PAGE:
A reduced American influence in Korea, a strategically crucial Eurasian continental node, may be an unpalatable scenario for the established power striving to retain its preeminent position against a set of regional competitors, including an increasingly assertive China.
Observers say Beijing may also be concerned that a peace process on the peninsula could bring its communist ally, the North, closer to the U.S. under a modus vivendi that would settle long-standing enmity between the Cold War foes.
For China, a North Korea aligned closely with the U.S. may mean the disappearance of a crucial strategic buffer on the peninsula that has prevented American troops in the South from edging closer to its border.
However, peace through inter-Korean cooperation may help advance Chinese interests, as Beijing welcomes stability on its periphery while striving to address a slew of domestic and broader issues, including long-simmering territorial disputes in the South China Sea.
"A fact of life in international politics is that interests of major powers affect foreign policies of middle-power and smaller states -- a reason why a realistic policy formula is needed," Nam Chang-hee, a professor of international relations at Inha University, said.
Japan has also been carefully watching developments in Korea, as it may envision a peninsula that does not pose any geopolitical risk at a time when both Koreas still harbor historical grievances regarding its colonial rule from 1910-45.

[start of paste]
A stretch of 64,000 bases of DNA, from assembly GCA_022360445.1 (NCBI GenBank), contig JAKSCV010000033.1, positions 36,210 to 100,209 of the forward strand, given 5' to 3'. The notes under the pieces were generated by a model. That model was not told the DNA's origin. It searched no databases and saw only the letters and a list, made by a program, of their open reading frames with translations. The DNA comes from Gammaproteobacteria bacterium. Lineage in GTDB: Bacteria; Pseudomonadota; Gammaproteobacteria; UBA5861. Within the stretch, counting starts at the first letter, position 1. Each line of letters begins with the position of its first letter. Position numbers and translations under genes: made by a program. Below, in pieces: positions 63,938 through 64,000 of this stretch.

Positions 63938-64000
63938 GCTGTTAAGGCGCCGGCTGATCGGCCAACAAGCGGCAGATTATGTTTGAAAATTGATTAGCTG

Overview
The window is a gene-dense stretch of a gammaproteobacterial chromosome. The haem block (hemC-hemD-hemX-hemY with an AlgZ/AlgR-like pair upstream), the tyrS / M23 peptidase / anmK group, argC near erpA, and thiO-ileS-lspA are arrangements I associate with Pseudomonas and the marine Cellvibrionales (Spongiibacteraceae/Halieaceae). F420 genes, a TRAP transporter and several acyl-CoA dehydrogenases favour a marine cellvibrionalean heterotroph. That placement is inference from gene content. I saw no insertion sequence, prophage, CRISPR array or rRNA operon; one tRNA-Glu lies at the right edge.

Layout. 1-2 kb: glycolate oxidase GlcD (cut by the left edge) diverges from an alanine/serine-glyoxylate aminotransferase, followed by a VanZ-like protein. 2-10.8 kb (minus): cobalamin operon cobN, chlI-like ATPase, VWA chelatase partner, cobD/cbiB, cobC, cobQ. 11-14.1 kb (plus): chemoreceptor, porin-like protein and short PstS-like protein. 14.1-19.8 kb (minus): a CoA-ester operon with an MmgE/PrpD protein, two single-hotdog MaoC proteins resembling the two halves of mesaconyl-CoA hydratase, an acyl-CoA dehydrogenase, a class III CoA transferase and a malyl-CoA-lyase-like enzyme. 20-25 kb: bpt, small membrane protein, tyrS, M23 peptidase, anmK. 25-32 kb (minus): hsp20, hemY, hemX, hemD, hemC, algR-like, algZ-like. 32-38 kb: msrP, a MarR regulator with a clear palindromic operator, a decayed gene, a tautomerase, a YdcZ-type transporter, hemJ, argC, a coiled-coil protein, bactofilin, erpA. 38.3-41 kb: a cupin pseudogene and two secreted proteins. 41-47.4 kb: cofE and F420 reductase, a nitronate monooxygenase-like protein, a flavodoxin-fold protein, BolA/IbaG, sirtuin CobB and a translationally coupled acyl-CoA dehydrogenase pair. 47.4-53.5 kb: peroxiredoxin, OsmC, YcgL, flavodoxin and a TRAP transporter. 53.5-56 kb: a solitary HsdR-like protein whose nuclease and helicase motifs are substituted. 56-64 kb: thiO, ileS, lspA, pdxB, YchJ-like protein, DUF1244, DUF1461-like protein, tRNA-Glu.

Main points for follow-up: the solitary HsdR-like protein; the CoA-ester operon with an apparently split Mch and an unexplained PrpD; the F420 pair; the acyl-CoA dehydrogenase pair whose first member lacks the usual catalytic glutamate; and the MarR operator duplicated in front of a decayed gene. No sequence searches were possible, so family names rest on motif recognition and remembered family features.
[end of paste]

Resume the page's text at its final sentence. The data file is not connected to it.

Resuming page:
Tokyo's interests are largely aligned with those of Washington, as the allies share the strategic goal of keeping a rising China in check or of preventing the peninsula from falling into Beijing's orbit, analysts said.
"Japan may not dislike the scenario of inter-Korean reconciliation leading to the North's denuclearization and the normalization of Washington-Pyongyang relations," said Park Young-june, a Japan expert at Korea National Defense University, said.
"But there are chances that Seoul-Tokyo ties could falter should South Korea tilt toward China in the process of inducing the North to denuclearize or should things move in a direction that advances China's interests," he added.
Russia may have both concerns and expectations for the new order on the peninsula.
Should uncertainties associated with the North's nuclear ambitions be cleared through a peace deal, Moscow can push for economic cooperation projects with the two Koreas, such as building railway networks and gas pipelines.
Inter-Korean peace could also help advance Russia's "New Eastern Policy," an Asia-centric policy initiative to pursue balanced regional development, cement ties with the Asia-Pacific, which is now a fulcrum of global power and wealth, and diversify its energy export routes. But like China, it may not want to see a strengthening of American influence over the peninsula, experts said.
"South Korea may face a delicate situation as it needs to consider both the position of its ally, the U.S., and those of others, as these countries have different perspectives," Chang Duck-joon, a Russia expert at Kookmin University, said.
Some argue that it is still premature to discuss how to overcome geopolitical obstacles when North Korean leader Kim Jong-un has yet to take any significant steps towards its nuclear disarmament despite its professed commitment to "complete" denuclearization.
"If he were willing to seriously start to hand that key over to international inspectors, the reduction of the salient threat would catalyze peace-building. Even then, success would take a great deal of hard work," Cronin, of the Center for a New American Security, said.